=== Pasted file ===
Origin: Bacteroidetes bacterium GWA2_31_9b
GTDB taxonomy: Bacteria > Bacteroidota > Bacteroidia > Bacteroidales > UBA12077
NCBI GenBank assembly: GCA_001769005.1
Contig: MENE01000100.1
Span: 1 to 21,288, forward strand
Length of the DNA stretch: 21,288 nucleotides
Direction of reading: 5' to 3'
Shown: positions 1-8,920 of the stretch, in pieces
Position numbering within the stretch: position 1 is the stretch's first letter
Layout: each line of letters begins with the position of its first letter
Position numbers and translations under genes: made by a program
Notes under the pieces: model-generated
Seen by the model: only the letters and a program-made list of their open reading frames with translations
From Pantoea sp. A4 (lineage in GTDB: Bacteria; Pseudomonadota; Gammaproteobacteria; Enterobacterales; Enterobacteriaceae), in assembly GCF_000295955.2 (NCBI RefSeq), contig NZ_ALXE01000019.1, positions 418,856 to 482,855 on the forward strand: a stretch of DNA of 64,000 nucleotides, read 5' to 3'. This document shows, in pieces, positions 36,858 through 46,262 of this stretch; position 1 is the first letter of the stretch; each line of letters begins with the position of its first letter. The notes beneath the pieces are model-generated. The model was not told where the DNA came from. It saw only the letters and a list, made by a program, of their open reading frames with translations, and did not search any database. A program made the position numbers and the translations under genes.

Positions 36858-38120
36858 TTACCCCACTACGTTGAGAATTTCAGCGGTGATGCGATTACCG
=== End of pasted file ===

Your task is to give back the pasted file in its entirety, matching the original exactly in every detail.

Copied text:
Origin: Bacteroidetes bacterium GWA2_31_9b
GTDB taxonomy: Bacteria > Bacteroidota > Bacteroidia > Bacteroidales > UBA12077
NCBI GenBank assembly: GCA_001769005.1
Contig: MENE01000100.1
Span: 1 to 21,288, forward strand
Length of the DNA stretch: 21,288 nucleotides
Direction of reading: 5' to 3'
Shown: positions 1-8,920 of the stretch, in pieces
Position numbering within the stretch: position 1 is the stretch's first letter
Layout: each line of letters begins with the position of its first letter
Position numbers and translations under genes: made by a program
Notes under the pieces: model-generated
Seen by the model: only the letters and a program-made list of their open reading frames with translations
From Pantoea sp. A4 (lineage in GTDB: Bacteria; Pseudomonadota; Gammaproteobacteria; Enterobacterales; Enterobacteriaceae), in assembly GCF_000295955.2 (NCBI RefSeq), contig NZ_ALXE01000019.1, positions 418,856 to 482,855 on the forward strand: a stretch of DNA of 64,000 nucleotides, read 5' to 3'. This document shows, in pieces, positions 36,858 through 46,262 of this stretch; position 1 is the first letter of the stretch; each line of letters begins with the position of its first letter. The notes beneath the pieces are model-generated. The model was not told where the DNA came from. It saw only the letters and a list, made by a program, of their open reading frames with translations, and did not search any database. A program made the position numbers and the translations under genes.

Positions 36858-38120
36858 TTACCCCACTACGTTGAGAATTTCAGCGGTGATGCGATTACCG